3) Jesus’ Deep Seated Joy (vv 14-17)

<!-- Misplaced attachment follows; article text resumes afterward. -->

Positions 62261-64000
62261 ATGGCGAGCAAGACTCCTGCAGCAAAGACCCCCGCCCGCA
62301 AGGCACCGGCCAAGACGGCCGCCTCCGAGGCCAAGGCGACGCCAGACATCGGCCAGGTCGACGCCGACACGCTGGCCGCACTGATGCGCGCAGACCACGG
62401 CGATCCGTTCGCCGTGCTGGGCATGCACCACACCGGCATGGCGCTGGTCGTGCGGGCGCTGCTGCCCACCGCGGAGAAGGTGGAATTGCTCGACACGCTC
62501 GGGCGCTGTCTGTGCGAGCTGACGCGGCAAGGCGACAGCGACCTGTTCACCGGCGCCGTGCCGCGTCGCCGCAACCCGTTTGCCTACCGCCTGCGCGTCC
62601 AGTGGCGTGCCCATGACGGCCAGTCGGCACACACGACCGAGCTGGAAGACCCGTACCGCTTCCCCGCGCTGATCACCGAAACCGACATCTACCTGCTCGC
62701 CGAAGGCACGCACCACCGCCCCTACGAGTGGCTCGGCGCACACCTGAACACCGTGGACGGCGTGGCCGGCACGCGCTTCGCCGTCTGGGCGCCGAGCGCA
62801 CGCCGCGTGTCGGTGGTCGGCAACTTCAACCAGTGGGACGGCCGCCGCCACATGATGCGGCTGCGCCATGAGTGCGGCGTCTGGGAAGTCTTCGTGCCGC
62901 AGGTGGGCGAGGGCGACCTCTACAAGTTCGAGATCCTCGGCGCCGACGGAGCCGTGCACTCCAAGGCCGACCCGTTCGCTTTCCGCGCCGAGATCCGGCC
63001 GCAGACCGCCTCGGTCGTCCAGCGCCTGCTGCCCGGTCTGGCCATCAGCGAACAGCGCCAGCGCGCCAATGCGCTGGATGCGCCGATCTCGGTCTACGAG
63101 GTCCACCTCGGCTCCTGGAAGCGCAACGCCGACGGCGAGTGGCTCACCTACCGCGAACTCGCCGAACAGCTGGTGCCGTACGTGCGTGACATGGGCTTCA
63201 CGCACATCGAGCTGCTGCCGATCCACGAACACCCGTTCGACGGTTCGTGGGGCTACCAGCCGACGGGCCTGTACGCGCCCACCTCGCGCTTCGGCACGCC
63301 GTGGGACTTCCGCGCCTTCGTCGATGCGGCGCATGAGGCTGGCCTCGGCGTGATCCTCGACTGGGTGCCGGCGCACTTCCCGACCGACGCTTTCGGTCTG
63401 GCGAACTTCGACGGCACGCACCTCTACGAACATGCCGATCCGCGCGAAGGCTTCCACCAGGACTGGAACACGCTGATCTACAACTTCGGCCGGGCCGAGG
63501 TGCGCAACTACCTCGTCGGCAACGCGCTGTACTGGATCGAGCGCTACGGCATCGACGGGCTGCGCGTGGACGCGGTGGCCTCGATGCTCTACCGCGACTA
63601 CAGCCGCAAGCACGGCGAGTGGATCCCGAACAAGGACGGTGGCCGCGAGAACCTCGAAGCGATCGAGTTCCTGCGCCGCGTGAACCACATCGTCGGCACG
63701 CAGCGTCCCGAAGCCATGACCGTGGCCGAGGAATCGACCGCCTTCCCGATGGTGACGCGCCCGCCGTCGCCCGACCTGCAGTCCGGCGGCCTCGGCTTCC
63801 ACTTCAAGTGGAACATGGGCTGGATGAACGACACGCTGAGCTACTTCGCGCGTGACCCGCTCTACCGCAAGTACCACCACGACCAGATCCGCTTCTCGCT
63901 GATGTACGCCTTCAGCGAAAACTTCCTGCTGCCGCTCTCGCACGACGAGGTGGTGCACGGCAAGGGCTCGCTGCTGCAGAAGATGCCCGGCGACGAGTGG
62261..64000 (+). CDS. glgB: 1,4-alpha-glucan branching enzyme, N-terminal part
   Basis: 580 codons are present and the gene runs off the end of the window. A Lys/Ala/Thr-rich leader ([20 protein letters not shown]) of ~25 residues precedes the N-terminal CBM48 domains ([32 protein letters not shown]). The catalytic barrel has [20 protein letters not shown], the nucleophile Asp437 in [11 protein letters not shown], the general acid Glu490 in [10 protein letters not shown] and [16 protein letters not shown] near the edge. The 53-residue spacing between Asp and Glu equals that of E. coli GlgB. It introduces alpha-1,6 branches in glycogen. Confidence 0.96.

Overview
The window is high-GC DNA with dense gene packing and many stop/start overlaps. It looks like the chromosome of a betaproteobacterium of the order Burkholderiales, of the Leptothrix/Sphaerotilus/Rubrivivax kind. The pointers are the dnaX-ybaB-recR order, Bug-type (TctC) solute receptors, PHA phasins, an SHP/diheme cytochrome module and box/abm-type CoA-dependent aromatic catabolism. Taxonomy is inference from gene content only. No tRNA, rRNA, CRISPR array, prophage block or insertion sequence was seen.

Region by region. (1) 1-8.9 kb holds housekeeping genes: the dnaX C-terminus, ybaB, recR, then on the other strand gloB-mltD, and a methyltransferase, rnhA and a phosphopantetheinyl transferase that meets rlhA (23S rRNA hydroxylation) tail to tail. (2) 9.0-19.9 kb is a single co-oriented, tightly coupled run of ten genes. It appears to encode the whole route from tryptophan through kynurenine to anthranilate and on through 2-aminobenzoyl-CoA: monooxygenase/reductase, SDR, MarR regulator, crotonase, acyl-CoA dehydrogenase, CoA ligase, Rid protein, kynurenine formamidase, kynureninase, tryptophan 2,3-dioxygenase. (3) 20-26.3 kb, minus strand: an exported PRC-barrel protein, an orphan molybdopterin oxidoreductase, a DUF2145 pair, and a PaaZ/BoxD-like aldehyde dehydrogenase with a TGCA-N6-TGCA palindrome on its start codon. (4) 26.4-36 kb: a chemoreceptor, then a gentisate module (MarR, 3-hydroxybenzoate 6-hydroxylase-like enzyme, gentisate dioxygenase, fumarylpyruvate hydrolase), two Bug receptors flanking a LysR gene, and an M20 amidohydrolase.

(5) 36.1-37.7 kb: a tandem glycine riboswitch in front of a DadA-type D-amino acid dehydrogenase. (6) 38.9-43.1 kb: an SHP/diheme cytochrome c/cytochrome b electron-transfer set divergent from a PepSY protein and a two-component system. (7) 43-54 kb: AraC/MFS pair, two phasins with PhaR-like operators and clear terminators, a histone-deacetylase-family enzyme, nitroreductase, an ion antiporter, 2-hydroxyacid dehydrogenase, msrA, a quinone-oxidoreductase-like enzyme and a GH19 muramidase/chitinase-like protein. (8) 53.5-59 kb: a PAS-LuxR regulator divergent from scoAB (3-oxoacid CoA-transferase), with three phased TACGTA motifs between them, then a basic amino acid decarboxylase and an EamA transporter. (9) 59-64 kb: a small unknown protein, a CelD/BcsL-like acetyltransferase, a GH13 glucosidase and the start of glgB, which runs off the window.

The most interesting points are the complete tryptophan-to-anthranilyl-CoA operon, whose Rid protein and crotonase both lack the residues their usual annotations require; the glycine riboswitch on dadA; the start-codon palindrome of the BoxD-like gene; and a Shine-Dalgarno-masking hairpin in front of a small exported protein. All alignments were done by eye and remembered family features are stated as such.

But then finally the third surprise is Jesus’ deep seated joy (vv 14-17), and by this I mean not the joy that Jesus has himself, but rather the joy he brings to us. And in these verses some people come to Jesus and ask him a question which we may think quite strange. Verse 14: "How is it that we and the Pharisees fast, but your disciples do not fast?" We might think that that is completely irrelevant. But actually it is not. Jesus isn’t telling us about how Christian churches today should or should not fast. We can look at other passages to tell us that. Instead in these verses Jesus reveals another claim to divinity, though it is veiled. In this case we ought to congratulate the Pharisees at least to start with. Because they believed that in order to speed the coming of the Messiah, God’s rescuer promised in the OT, they should fast and pray. And there is nothing wrong with that, unless it becomes ritual for the sake of it. The trouble is that they had rather missed the boat. Because Jesus’ reply reveals that he is the one for whom they have been waiting. So there’s no point fasting any more. Rather rejoice. Jesus answers in verse 15: "How can the guests of the bridegroom mourn [which represents fasting] while he is with them?" Jesus is here claiming to be the Messiah who everyone has been expecting. In the OT the title the Bridegroom or the Husband was a title God himself used. For instance in Isaiah 62, a prophecy about God’s future dealings with his people God says: "As a bridegroom rejoices over his bride, so will your God rejoice over you." Jesus is saying the time has come. I’m the one. I’m the promised Bridegroom come to rescue his people the church, which as the NT says is Jesus’ bride. So don’t be sad, don’t fast, rather rejoice. It’s time for feasting. Since when have you ever gone to a wedding and just had water. No you get stuck in. So the coming of Jesus means great joy. There will be a time though, says Jesus when mourning will be appropriate, as when Jesus will be taken away, and executed, but the overriding concern is joy. He is the Bridegroom.